(a) Immunohistochemistry of MMP expression in a SCC7 tumor section counterstained with primary antibodies for MMP-2, 9, and 13, respectively. (b) NIR fluorescence microscopy of SCC7 tumor injected with MMP-P0 and MMP-P12. The slices were mounted with DAPI-containing mounting medium and examined under an epifluorescence microscope using Cy5.5 filter (Olympus X81). Original magnification was ×200. Exposure time: 1 sec.

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After systemic validation of MMP-Pns, we investigated whether we could video image the activity of MMPs in vivo. To inhibit the activity of MMPs in SCC-7 tumor-bearing mice, MMP-I was intratumorally injected 30 min before the probe injection. MMP-P12 was injected into mice either directly or following MMP-I treatment, using a tail vein catheter during continuous imaging procedures. The animals were imaged every 10 to 20 sec for 1 hr and video images were generated by using imaging software (DyCE, Cri, Woburn, MA, USA). Fig. 7a shows a typical series of video images. The MMP-P12 generated strong NIR fluorescence signals as early as 20 to 30 min after the probe injection and enabled clear visualization of MMPs in the tumor region thereafter (Supplementary Video 1). In contrast, the overall NIR fluorescent signals were significantly decreased when the activity of MMPs was suppressed by the MMP inhibitor (Supplementary Video 2). The mean fluorescent intensity of the tumor ROI and the T/N ratios analyzed from normalized snapshot images clearly confirm that the fluorescent activation of MMP-P12 can be inhibited significantly in the presence of MMP-I (Fig. 7b and Fig. 8). These results demonstrate the possibility of using our probe to monitor expression and inhibition of MMPs in vivo in real-time.

In summary, we've presented a screening platform of activatable imaging probes to target extracellular proteases of interest in vivo. Any known peptide-based molecular beacon construct designed for in vitro application could be successfully tuned to become an in vivo imaging probe to visualize target proteases non-invasively and spatiotemporally in a rapid and efficient fashion. Optimized probes can be applied to a wide array of in vivo applications, such as drug screening with higher throughput, examinations of therapeutic efficacy, and monitoring of disease onset and development in animal models. The advantages over protease reporters or other polymer-based agents, are greater flexibility and tunability, and easier synthesis, scale-up, and handling. In this study, we did not attempt to quantify protease expression. We anticipate that current development of a real-time quantitative imaging system using advanced imaging software algorithms will improve the capabilities of our probes in the near future.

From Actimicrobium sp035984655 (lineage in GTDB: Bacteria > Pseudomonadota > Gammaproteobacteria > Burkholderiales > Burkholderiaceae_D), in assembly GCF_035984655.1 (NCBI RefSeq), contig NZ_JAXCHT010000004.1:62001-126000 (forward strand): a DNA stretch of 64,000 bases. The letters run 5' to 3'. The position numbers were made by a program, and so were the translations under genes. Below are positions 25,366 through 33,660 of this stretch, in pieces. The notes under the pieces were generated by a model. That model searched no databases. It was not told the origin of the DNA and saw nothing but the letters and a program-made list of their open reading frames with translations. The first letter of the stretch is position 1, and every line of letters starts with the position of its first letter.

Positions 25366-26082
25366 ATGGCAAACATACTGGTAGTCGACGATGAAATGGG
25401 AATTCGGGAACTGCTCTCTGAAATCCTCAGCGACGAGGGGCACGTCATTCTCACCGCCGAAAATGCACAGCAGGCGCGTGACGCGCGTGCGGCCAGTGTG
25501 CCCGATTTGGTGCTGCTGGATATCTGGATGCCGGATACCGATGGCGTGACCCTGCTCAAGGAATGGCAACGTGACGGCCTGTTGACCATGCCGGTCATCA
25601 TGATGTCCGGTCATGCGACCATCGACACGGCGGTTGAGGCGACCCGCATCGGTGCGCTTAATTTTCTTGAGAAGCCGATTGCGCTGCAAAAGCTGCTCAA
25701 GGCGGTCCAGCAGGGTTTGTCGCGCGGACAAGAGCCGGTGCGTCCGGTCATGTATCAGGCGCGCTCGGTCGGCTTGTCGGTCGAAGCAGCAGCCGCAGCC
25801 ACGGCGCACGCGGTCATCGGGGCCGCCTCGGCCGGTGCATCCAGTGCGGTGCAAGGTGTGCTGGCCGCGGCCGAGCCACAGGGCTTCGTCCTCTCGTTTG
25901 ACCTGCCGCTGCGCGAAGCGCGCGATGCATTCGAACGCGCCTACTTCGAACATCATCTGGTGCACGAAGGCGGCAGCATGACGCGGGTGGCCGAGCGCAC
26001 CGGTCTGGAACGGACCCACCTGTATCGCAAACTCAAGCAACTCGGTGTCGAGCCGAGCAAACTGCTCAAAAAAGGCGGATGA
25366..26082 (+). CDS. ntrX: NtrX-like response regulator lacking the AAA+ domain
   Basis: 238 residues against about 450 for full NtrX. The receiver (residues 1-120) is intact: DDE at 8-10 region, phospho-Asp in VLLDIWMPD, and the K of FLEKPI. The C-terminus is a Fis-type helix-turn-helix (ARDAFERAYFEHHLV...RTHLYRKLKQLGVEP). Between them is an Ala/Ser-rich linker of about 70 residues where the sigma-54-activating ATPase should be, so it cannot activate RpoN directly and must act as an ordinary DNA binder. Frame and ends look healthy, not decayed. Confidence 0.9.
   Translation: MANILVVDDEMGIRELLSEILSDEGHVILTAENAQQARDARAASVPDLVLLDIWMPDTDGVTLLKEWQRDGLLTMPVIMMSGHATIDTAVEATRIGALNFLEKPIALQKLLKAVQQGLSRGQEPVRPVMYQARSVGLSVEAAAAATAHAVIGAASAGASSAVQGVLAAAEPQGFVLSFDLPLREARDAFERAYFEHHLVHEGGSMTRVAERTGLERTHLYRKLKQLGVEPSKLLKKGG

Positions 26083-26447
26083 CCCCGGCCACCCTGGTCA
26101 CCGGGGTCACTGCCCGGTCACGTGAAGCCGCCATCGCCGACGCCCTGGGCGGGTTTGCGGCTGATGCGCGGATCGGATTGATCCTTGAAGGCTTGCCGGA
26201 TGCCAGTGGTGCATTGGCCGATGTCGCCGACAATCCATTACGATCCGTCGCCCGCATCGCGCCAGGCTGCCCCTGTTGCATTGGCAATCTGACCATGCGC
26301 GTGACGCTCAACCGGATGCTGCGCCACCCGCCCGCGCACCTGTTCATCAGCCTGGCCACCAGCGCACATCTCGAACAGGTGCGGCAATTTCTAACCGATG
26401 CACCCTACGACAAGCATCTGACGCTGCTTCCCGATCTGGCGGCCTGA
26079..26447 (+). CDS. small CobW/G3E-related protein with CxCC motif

Figure 7 

(a) Real-time video imaging of MMP expression in SCC7 tumor-bearing mice. MMP-P12 was injected into mice with or without MMP-I treatment via tail vein catheter during the imaging procedures. Whole-mouse images were obtained every 10 to 20 sec for 1 hr. Images were normalized by the maximum average value. The color bar indicates radiant efficiency (low, 0; high, 4.8×104). (b) ROI analysis of fluorescence intensity in tumor. The original video images (Supplemental Video 1 and Supplemental Video 2) are presented in the Supplemental Information. Means ± s.d. (n = 3). *P < 0.05 (Student's t-test).

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 Figure 8 

ROI T/N ratio analysis of fluorescence intensity in SCC7 tumor with or without MMP-I. Means ± s.d. (n = 3). *P < 0.05 (Student's t-test).

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Supplementary Material

 Supplementary Video 1  Attachment Supplementary Video 2  Attachment


This work was supported by the Intramural Research Program (IRP) of the National Institute of Biomedical Imaging and Bioengineering (NIBIB), NIH. J.X. is partially supported by an NIH pathway to independence grant (K99/R00). S.L. acknowledges a National Research Council Research Associateship Award funded by the National Institute of Standards and Technology (NIST) and the IRP of NIBIB, NIH.

Conflict of Interest

The authors have declared that no conflict of interest exists.


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Author contact

Corresponding address Corresponding author: X.C. (Shawn.Chengov) or S.L. (Seulki.Leegov).

Published 2011-1-12

Citation styles

Zhu, L., Xie, J., Swierczewska, M., Zhang, F., Quan, Q., Ma, Y., Fang, X., Kim, K., Lee, S., Chen, X. (2011). Real-Time Video Imaging of Protease Expression In Vivo. Theranostics, 1, 18-27.

Zhu, L.; Xie, J.; Swierczewska, M.; Zhang, F.; Quan, Q.; Ma, Y.; Fang, X.; Kim, K.; Lee, S.; Chen, X. Real-Time Video Imaging of Protease Expression In Vivo. Theranostics 2011, 1, 18-27. DOI: 10.7150/thno/v01p0018.

Zhu L, Xie J, Swierczewska M, Zhang F, Quan Q, Ma Y, Fang X, Kim K, Lee S, Chen X. Real-Time Video Imaging of Protease Expression In Vivo. Theranostics 2011; 1:18-27. doi:10.7150/thno/v01p0018.

Zhu L, Xie J, Swierczewska M, Zhang F, Quan Q, Ma Y, Fang X, Kim K, Lee S, Chen X. 2011. Real-Time Video Imaging of Protease Expression In Vivo. Theranostics. 1:18-27.